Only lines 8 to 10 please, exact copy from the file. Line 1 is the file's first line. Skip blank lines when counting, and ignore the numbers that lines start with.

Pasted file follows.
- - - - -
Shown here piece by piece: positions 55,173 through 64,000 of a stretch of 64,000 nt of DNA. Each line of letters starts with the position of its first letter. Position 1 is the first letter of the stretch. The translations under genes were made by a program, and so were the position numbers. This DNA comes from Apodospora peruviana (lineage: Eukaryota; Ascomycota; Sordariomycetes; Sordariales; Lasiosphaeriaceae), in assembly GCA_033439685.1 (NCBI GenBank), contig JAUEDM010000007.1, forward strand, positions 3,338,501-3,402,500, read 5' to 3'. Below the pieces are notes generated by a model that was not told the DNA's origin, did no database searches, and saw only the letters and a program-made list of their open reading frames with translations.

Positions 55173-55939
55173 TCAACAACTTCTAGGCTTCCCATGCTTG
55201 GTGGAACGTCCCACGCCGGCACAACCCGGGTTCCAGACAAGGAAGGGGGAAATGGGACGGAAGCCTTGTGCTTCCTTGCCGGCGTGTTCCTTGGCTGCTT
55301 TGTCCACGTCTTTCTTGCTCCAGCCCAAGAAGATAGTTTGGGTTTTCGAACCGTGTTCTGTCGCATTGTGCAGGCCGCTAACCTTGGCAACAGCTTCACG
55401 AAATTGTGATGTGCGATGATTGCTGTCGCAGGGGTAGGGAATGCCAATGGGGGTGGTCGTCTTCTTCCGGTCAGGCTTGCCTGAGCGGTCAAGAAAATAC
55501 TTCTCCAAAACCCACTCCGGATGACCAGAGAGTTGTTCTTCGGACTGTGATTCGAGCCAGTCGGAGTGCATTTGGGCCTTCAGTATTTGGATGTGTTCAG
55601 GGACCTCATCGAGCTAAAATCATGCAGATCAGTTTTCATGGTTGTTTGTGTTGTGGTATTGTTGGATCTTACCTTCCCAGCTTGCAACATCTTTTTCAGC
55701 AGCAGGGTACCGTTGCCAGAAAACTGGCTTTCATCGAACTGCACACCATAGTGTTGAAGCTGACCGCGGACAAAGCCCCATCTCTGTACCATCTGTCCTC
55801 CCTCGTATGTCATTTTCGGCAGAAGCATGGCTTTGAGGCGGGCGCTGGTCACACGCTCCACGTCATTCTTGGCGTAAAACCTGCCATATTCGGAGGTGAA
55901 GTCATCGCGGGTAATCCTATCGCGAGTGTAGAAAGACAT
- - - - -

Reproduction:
55601 GGACCTCATCGAGCTAAAATCATGCAGATCAGTTTTCATGGTTGTTTGTGTTGTGGTATTGTTGGATCTTACCTTCCCAGCTTGCAACATCTTTTTCAGC
55701 AGCAGGGTACCGTTGCCAGAAAACTGGCTTTCATCGAACTGCACACCATAGTGTTGAAGCTGACCGCGGACAAAGCCCCATCTCTGTACCATCTGTCCTC
55801 CCTCGTATGTCATTTTCGGCAGAAGCATGGCTTTGAGGCGGGCGCTGGTCACACGCTCCACGTCATTCTTGGCGTAAAACCTGCCATATTCGGAGGTGAA